A funny thing happens to me occasionally, even after three years in Australia: I’ll be at the gym, or a cafe, and hear someone nearby speaking, and I’ll startle at their accent. It’s as though I’ve forgotten that I’m still residing in a foreign country — it’s so familiar now! — and the Aussie brogue reaches out and slaps me with the reality that I remain a stranger in a strange land.

Living in grace feels this way. In the world at large, and even Christian circles, law is the order of the day. By this I mean prescriptive living: sermons with life-application points; online listicles on everything from getting rid of cellulite to living your best life (apparently these two are related); self-help sections of bookstores and Amazon booming. Embedded in this law-oriented philosophy is an assumption that karma, not grace, is the arbiter of our destinies. Recently an acquaintance posted on social media that she had been the victim of identity theft and couldn’t understand why, when she lives a good Christian life, bad people have to exist who take advantage of that. 

The world operates in a tit-for-tat, The Secret-fixated format: put good out into the world and it will return to you. Work hard and you will (financially) succeed. Exercise and you will, without exception, lose weight. I often wonder what people in the depths of poverty would say about such a simplistic cause-and-effect mentality.

Gwyneth Paltrow, whom you may know as both Pepper Potts and online purveyor of info about everything from Living Your Best Divorce to effectively steaming your lady parts, recently divulged the secret to a perfect (second) marriage: she and her husband live apart for part of the week, each in their own home, then return to each other to cohabit the rest of the week. I felt myself cynically applauding the Goopstress for her seamless transition from dispensing advice on how to end your marriage to maintaining it, but damn if there aren’t people eating it up with a spoon, along with other celebs’ reveals/counsel, like that of Jill Duggar who recently advised women to give their husbands sex every seventy-two hours for a healthy marriage.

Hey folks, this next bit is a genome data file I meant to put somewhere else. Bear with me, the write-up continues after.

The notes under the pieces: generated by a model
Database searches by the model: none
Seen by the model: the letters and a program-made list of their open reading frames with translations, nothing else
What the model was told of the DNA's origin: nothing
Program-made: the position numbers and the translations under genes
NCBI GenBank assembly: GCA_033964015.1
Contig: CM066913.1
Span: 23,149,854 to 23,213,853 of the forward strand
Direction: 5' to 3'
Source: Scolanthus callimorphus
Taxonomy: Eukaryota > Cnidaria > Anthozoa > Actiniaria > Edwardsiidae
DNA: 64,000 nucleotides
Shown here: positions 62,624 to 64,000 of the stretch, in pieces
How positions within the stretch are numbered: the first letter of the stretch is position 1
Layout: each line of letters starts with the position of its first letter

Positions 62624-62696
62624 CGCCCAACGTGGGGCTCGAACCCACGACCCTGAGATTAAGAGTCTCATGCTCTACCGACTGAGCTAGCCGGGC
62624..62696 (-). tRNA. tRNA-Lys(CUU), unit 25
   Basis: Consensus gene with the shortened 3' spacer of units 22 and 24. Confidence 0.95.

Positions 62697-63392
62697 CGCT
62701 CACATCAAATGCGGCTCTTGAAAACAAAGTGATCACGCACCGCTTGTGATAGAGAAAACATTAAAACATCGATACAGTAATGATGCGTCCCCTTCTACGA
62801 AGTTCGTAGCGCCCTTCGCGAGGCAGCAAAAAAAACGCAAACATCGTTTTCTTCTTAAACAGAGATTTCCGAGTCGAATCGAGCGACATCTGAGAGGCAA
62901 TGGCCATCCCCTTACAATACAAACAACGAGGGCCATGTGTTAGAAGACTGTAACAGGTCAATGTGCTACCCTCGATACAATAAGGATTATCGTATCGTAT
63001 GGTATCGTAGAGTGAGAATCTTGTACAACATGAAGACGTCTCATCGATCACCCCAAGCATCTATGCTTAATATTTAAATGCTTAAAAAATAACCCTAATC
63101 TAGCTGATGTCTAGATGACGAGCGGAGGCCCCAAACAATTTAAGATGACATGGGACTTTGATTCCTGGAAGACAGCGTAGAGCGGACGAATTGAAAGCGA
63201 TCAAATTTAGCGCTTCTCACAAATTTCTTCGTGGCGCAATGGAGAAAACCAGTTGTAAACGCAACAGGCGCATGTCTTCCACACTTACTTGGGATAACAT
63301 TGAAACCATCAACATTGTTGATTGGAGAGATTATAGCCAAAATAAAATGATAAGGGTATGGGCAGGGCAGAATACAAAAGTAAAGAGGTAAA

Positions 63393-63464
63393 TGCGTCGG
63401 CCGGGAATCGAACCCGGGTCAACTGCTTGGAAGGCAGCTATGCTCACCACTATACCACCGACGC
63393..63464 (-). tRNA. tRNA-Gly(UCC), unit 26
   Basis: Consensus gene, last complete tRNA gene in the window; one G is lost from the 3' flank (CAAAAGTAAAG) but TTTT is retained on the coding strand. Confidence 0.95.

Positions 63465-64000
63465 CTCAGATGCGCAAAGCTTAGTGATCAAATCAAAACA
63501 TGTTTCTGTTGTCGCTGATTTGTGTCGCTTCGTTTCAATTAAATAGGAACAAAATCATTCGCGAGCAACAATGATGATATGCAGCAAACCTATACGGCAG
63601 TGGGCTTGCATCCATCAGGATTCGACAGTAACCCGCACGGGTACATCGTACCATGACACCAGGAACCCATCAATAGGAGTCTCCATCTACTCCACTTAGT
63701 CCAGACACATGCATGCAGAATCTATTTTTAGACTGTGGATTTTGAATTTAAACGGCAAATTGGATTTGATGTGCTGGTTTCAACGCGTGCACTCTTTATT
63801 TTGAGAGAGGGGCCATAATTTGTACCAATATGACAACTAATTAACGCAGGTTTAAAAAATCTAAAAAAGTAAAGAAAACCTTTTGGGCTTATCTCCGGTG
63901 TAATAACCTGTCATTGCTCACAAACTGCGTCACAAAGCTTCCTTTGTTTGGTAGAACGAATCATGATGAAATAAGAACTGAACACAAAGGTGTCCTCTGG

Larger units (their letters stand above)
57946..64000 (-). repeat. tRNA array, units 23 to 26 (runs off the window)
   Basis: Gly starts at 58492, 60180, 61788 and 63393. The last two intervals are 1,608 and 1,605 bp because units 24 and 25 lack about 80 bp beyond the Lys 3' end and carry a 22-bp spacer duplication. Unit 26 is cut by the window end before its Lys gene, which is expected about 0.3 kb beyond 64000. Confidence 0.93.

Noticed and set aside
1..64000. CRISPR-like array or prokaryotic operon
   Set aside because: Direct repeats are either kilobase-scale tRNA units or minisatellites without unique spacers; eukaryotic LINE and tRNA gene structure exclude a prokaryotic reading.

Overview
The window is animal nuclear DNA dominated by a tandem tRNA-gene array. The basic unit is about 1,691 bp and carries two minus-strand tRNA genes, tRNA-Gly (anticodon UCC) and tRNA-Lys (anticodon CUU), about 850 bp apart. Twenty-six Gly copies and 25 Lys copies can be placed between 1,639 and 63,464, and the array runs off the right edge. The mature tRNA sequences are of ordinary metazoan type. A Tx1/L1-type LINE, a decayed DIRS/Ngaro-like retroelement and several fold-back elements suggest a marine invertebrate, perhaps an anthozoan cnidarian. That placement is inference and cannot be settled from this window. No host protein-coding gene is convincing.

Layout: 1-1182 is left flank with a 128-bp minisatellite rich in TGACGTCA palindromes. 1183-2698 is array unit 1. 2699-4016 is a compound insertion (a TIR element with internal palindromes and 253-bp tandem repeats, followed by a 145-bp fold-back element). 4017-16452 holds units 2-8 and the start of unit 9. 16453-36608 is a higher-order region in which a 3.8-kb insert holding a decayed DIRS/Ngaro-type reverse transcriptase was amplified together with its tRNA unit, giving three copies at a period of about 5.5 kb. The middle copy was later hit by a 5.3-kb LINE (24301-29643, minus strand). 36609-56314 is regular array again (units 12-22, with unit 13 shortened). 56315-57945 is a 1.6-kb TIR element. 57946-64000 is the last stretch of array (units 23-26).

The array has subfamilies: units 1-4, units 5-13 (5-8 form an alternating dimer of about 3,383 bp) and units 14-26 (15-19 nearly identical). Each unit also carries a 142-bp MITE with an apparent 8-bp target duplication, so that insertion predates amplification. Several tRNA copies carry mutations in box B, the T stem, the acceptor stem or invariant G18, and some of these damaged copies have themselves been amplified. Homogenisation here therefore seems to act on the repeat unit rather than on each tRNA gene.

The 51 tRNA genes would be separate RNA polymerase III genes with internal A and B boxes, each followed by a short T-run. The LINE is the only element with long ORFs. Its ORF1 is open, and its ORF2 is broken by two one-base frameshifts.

I would like for these women to tell me how to — in addition to maintaining the perfect life without access to nannies, trainers, chefs, etc. — deal with my anxiety and depression and their recent fun manifestation, rage. Yes, reader, I have been battling some sweet, sweet rage lately as I attempt to taper down my meds, finding myself hiding in the bathroom or seething over fitted sheets, wondering why, by virtue of being a woman, I am destined for childbirth, hormonal onslaughts, secretarial work for my family, an endless career in laundry, minimal headspace for my own thoughts in the midst of constant “why”s from my kids, ovulation pain, period pain, higher body fat than men, more difficulty losing it, an overwhelming emotional load on behalf of my kids, and being the official school liaison for them NO MATTER WHAT (seriously, does the office there even have my husband’s number?!). And this is a very partial list. 

I need Gwyn and J Dugg to write me a prescription for having two of my biggest dream roles come to fruition — wife to a good man and mother to incredible sons — while still battling not only ingratitude, but resentment. I need a listicle on what to do with the broken bowl(s) left over from my kids’ changing-by-the-minute demands for food, or How Not to Leave an Angry Post on My Husband’s Boss’s Facebook Page Telling Him Just What a Jerk He Is. Hell, sometimes I need advice on how not to leave that post on my husband’s page. I need counsel that goes deeper than (but still gets rid of) cellulite and wrinkles.